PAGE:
A new survey released June 14 finds much lower COVID-19 vaccination rates among those without health insurance, even though the vaccines are free.
The report by the Edward J. Bloustein School of Planning and Public Policy at Rutgers University found that 55.6% of adults with health insurance had gotten at least one COVID-19 shot, compared to 30.6% of adults without health insurance.
Many respondents, according to the poll, “mistakenly believe that they have to pay for the vaccine,” meaning public officials need a far “more robust public health messaging.”
Rutgers relied on 1,500 adults across the country, surveyed between April 7 and 12.
“Those who are white, highly educated and have higher incomes are getting the COVID-19 vaccine at disproportionately higher rates compared with people of color, those with lower educational attainment, and those with lower incomes,” reads a statement from Soumitra Bhuyan, an assistant professor at Bloustein who headed the study.
The poll found that 55.7% of white people had gotten the vaccine, compared to 38.9% of African American respondents and 43.2% of Hispanics. As income and education level went up, so too did the likelihood that the respondent has gotten the vaccine, according to polling data.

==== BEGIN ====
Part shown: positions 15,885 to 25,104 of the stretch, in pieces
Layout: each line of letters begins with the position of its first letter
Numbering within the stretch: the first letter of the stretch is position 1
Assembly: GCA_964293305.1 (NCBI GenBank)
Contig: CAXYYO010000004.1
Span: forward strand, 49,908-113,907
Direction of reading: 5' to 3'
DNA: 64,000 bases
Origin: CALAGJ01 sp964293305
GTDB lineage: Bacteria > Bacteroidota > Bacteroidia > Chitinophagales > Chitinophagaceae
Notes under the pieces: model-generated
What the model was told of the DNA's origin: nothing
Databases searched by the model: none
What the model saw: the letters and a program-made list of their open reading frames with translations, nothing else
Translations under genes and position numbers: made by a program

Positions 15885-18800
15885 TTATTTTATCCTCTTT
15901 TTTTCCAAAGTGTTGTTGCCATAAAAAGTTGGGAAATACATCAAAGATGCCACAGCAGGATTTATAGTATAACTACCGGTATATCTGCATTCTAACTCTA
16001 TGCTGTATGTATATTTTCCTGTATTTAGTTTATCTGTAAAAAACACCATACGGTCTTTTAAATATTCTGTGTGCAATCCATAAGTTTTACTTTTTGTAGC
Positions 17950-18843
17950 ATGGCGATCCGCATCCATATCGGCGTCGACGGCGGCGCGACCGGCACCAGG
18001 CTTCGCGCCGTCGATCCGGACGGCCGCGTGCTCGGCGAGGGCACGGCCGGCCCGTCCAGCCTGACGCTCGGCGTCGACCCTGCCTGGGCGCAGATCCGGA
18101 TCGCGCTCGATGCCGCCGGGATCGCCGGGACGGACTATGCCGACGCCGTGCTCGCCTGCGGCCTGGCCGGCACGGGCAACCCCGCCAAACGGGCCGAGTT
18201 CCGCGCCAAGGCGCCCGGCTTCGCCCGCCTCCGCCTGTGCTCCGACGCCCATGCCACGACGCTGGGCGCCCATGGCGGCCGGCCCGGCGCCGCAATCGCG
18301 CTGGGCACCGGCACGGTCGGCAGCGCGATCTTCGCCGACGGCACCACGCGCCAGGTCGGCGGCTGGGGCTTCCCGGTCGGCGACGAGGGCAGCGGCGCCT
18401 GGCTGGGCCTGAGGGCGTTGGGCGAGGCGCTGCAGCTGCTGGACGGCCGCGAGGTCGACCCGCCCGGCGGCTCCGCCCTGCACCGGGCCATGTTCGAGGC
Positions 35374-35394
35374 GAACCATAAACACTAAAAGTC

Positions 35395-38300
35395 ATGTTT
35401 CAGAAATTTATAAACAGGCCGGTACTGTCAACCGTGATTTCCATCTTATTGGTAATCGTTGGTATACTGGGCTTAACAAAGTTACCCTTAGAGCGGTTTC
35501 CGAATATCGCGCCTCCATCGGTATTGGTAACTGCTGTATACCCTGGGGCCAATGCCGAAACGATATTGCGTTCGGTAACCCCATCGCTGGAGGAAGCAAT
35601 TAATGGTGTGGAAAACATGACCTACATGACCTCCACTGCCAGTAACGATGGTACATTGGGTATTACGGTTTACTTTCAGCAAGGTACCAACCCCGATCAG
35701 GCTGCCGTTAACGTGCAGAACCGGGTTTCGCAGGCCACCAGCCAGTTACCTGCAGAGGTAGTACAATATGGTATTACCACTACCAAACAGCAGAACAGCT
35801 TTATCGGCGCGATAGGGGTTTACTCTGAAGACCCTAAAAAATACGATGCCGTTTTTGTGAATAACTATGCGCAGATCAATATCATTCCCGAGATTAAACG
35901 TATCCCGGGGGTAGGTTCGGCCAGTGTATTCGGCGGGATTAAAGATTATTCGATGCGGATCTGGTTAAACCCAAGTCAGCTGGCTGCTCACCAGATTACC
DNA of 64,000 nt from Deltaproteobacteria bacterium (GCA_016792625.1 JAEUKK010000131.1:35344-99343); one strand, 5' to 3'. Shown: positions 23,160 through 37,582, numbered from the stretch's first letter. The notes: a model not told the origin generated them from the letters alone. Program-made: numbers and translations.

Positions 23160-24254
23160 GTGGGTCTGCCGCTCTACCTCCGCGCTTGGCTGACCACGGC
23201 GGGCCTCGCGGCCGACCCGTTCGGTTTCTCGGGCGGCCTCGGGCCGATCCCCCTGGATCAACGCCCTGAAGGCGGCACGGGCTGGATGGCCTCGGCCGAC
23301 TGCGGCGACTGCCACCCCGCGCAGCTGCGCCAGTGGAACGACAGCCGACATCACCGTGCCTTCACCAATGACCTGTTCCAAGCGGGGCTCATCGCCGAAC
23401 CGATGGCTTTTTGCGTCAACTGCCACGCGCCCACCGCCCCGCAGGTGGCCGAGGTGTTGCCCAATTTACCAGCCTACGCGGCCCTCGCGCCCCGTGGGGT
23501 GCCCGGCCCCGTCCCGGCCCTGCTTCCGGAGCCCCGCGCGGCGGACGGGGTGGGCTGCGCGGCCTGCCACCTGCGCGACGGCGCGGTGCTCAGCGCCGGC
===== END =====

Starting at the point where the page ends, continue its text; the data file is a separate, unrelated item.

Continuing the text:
Vaccination rates nationwide – and in New Jersey – have largely fallen in line with those demographics, with African American and Hispanic communities lagging in getting the vaccine. Many Black and Brown New Jerseyans said they are still not willing to get the vaccine–and at a much higher rate than other demographics.
The shots are a key step to permanently lifting the myriad of restrictions on businesses, public gatherings and travel that have been in place over the past 15 months to halt the spread of the virus.
Gov. Phil Murphy’s self-imposed goals call for fully vaccinating 4.7 million adults by June 30 – 70% of the state’s adult population – just 15 days from now. After that, the focus will switch to New Jerseyans in the 12- to 17-year-old age group.
Interest has lagged over the past month due to hesitancy along racial lines and broader anxiety about the shot, outright vaccine denial and barriers for people – particularly those with lower incomes – to get vaccinated. Efforts to encourage that final round of inoculations include intense public messaging, incentives, perks, bringing vaccine sites to local neighborhoods and sites like religious establishments, and outreach to minority communities.